Speaking at a joint news conference in Ulan Bator, Saikhanbileg said Mongolia completed legal procedures the same day, paving the way for the FTA, signed in February, to take effect possibly this coming spring.
Abe welcomed the move, saying Japan “would like to cooperate for Mongolia’s development.” The Japanese government won Diet approval for the FTA during the regular Diet session that ended last month.
Saikhanbileg said he and Abe also agreed to cooperate on infrastructure development in Mongolia, including developing the Tavan Tolgoi coal mine, a major project in the country’s south.
Referring to bilateral security cooperation, Abe said he won Mongolia’s backing for greater overseas roles for the Self-Defense Forces under new security laws.
Abe called for continued strategic dialogue involving the two countries and the United States.
“Sharing basic values, Japan and Mongolia are important strategic partners,” he said.
Given that Mongolia has diplomatic relations with North Korea, Abe asked for Ulan Bator’s cooperation in addressing Pyongyang’s abductions of Japanese nationals in the 1970s and 1980s.
The abduction issue has prevented Japan and North Korea from normalizing diplomatic relations.
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China, Mongolia kick off culture week

HOHHOT, Oct. 22 (Xinhua) -- A culture week between China and Mongolia began Thursday in Hohhot, capital of Inner Mongolia Autonomous Region.
The event is the biggest cultural exchange program between the two countries in recent years, according to the organizer.
More than 1,000 artists from China, Mongolia and Russia will perform over the next six days, including 56 Mongolian dance performances.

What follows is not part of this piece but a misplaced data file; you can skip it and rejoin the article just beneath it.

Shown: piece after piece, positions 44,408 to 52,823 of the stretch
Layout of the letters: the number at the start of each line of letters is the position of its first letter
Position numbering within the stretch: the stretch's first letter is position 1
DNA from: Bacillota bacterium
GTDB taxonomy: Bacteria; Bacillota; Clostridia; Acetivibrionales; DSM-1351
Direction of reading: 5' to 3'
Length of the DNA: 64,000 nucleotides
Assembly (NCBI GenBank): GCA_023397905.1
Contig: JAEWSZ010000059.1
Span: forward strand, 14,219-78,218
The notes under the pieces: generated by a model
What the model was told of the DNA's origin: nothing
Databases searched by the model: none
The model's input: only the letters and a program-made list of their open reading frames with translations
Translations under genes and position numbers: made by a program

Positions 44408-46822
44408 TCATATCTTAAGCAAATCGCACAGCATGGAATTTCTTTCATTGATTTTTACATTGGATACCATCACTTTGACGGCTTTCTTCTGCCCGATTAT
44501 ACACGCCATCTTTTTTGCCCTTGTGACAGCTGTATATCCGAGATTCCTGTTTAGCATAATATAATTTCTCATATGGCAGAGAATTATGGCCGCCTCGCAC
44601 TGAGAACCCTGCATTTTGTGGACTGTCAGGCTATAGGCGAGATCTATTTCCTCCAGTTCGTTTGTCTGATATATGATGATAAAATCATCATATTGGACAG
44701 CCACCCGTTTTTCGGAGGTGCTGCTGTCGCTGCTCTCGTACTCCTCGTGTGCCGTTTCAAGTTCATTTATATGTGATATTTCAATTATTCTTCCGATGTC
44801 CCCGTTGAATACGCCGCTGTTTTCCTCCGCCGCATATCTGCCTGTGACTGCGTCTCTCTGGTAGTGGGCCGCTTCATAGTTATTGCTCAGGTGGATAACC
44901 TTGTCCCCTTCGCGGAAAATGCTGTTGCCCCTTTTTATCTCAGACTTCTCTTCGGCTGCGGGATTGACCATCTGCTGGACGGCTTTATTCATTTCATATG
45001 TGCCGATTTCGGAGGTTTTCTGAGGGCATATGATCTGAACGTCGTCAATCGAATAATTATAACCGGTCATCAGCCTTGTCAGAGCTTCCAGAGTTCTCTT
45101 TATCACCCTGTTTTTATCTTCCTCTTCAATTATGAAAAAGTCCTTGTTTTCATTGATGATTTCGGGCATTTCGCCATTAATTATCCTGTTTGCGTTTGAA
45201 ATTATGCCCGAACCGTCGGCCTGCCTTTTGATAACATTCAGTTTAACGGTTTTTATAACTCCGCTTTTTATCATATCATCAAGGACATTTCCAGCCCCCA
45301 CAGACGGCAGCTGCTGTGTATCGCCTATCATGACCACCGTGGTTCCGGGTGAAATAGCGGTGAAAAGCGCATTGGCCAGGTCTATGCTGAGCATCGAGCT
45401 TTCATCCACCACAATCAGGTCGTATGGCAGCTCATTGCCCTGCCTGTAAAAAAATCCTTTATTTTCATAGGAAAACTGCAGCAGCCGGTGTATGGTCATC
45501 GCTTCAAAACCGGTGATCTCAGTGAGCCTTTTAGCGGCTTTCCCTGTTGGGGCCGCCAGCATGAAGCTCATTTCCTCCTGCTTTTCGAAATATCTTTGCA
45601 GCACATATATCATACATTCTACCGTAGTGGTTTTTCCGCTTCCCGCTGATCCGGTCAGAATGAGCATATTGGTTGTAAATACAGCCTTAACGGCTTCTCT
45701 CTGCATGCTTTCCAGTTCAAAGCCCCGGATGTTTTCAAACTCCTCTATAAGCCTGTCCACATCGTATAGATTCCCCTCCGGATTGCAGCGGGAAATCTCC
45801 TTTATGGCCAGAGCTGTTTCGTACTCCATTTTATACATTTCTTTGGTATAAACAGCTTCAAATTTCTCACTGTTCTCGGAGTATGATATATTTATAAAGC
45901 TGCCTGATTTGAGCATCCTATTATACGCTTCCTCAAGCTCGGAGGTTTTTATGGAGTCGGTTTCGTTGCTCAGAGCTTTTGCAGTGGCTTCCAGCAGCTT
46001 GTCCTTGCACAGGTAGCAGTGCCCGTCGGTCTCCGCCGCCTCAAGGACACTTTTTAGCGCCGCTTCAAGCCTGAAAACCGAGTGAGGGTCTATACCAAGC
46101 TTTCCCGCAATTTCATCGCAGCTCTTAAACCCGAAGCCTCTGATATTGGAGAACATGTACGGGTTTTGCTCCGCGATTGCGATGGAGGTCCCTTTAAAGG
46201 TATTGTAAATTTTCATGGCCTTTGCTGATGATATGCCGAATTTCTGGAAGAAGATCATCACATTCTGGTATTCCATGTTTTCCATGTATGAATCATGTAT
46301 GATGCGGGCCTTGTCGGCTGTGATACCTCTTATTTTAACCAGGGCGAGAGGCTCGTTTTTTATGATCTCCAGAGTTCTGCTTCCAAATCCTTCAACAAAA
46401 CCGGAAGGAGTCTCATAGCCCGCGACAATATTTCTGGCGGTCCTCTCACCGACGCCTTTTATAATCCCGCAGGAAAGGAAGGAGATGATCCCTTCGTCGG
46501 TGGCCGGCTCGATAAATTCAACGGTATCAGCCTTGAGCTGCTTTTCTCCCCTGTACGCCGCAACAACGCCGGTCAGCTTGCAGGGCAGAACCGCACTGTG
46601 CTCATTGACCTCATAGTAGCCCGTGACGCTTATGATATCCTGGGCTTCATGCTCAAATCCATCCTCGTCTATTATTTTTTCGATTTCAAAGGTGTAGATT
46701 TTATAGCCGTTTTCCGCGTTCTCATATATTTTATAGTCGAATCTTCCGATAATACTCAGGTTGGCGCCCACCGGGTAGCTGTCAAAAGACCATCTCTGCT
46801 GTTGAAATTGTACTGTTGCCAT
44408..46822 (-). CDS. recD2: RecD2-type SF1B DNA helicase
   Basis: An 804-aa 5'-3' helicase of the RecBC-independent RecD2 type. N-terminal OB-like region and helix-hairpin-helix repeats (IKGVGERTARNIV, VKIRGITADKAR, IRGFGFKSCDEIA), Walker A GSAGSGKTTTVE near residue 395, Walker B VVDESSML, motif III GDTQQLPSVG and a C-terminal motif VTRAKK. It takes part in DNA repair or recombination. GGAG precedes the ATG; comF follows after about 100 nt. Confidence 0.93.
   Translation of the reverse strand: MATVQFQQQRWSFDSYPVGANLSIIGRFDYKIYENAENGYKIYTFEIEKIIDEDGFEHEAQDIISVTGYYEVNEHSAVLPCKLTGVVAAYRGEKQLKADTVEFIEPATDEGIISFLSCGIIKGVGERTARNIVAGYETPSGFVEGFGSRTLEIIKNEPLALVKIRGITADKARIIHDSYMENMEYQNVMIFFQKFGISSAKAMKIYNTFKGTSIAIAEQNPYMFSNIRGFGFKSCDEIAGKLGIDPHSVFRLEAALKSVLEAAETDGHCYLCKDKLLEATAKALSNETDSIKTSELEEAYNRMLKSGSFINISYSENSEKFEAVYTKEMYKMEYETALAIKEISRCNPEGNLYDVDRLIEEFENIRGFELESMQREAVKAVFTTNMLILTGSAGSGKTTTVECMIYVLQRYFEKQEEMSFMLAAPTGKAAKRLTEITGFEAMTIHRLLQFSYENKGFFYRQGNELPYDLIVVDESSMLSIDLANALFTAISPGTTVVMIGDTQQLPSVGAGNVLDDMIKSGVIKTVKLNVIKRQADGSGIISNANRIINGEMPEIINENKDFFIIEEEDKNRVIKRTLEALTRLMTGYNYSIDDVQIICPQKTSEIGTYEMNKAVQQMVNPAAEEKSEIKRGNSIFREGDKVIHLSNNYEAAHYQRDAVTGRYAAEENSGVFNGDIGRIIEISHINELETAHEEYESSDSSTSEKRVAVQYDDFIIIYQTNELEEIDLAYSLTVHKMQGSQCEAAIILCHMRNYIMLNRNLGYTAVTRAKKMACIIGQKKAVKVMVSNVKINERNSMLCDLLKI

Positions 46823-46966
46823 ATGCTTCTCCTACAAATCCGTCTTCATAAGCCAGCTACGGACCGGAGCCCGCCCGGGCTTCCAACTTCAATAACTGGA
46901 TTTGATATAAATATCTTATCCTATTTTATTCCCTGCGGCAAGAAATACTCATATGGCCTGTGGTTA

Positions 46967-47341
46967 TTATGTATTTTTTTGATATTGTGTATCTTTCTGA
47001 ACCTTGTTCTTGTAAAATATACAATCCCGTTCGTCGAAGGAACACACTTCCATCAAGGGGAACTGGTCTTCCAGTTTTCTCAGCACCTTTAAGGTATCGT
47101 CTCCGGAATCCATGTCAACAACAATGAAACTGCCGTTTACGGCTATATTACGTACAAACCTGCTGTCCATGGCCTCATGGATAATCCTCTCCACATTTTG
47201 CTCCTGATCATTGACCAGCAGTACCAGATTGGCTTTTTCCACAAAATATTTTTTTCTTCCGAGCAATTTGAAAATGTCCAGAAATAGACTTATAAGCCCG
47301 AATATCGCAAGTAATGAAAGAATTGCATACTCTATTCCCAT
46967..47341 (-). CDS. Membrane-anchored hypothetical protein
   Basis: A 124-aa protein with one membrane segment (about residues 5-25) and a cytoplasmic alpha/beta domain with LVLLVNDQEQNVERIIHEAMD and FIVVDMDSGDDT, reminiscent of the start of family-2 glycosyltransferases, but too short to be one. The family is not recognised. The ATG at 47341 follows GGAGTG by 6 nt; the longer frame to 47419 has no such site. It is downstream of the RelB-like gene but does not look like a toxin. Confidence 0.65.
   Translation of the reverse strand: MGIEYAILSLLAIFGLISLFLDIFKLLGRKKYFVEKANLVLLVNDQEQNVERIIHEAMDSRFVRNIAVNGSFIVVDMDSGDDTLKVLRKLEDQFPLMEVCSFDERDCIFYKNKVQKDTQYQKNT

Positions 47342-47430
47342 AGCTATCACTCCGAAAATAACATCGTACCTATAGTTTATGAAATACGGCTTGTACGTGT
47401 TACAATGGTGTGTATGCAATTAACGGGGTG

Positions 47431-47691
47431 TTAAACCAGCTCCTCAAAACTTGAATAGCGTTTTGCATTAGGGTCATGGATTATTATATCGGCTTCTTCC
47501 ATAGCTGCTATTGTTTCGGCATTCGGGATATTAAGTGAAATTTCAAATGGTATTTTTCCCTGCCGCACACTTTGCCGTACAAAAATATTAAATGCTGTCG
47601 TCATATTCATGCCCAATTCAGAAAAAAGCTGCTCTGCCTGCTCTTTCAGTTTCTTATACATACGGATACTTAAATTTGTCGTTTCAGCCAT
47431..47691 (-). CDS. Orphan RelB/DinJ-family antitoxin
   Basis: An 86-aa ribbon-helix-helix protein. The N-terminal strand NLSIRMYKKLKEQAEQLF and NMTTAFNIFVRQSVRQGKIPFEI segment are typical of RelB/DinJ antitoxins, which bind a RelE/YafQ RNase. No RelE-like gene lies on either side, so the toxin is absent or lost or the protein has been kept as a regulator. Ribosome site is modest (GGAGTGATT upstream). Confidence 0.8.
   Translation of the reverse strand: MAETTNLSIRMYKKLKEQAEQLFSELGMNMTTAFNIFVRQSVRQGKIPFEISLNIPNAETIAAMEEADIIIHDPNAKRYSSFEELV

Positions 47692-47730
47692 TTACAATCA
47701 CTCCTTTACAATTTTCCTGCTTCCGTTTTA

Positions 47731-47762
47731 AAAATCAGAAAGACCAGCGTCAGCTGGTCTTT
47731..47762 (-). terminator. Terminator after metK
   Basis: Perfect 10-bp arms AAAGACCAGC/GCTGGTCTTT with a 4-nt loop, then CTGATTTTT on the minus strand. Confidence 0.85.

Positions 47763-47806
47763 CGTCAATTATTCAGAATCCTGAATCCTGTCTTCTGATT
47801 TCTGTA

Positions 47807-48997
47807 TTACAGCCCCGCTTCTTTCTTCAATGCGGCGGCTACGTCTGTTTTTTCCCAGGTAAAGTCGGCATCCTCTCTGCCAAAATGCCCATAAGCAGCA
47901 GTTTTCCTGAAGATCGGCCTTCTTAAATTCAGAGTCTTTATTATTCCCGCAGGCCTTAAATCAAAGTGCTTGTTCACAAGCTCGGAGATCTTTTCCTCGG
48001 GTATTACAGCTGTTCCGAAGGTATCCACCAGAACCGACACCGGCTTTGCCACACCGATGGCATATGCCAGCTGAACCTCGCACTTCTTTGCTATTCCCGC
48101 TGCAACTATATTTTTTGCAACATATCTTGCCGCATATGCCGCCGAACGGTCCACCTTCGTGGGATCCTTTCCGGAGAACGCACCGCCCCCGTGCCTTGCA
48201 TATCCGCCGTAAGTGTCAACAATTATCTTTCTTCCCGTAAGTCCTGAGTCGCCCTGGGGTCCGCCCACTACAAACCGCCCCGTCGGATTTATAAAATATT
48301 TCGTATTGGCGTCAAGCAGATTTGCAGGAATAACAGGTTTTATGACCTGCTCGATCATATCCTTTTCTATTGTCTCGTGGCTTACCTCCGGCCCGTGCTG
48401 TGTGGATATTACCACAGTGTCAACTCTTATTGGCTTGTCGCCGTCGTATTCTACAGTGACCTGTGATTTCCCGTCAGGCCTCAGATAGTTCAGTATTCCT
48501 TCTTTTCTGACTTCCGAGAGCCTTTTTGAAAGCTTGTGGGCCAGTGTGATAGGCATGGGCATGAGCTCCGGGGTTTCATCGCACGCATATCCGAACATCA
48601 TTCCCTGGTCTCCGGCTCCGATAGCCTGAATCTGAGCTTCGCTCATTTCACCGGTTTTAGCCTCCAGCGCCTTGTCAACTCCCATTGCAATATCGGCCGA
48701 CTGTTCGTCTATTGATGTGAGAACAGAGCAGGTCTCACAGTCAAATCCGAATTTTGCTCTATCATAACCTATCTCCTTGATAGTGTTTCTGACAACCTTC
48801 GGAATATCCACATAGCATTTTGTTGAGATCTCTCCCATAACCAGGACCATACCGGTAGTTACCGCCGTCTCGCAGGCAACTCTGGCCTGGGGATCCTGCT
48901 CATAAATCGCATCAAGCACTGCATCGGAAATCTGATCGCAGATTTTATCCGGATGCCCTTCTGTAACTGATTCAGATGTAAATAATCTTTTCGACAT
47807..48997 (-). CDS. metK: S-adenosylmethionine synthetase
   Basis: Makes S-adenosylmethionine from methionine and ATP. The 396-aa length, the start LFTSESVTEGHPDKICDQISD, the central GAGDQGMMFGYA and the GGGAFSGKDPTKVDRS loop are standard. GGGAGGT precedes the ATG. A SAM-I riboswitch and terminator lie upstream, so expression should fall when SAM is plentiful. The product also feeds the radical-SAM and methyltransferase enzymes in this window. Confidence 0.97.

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Japan, Mongolia affirm closer economic ties via free trade pact

Prime Minister Shinzo Abe and Mongolian Prime Minister Chimed Saikhanbileg agreed Thursday to advance economic cooperation between the two countries on the back of a free trade agreement signed earlier this year.
Speaking at a joint news conference in Ulan Bator, Saikhanbileg said Mongolia completed legal procedures the same day, paving the way for the FTA, signed in February, to take effect possibly this coming spring.
Abe welcomed the move, saying Japan “would like to cooperate for Mongolia’s development.” The Japanese government won parliamentary approval for the FTA during a regular Diet session that ended last month.
Japan’s increased economic cooperation with Mongolia appears to be aimed at countering China’s rising clout in the country, especially when Mongolia’s economy — heavily dependent on the mining industry — has been facing difficulties due to slumping natural resource prices.
Saikhanbileg said he and Abe also agreed to cooperate on infrastructure development in Mongolia, including developing the Tavan Tolgoi coal mine, a major project in the country’s south.
Referring to bilateral security cooperation, Abe said he won Mongolia’s backing for a greater role by Japan’s Self-Defense Forces abroad under new security laws.
Abe called for continued strategic dialogue involving the two countries and the United States.
“Sharing basic values, Japan and Mongolia are important strategic partners,” he said.
Given that Mongolia has diplomatic relations with North Korea, Abe asked for Ulan Bator’s cooperation in addressing Pyongyang’s abductions of Japanese nationals in the 1970s and 1980s.
The abduction issue has prevented Japan and North Korea from normalizing diplomatic relations.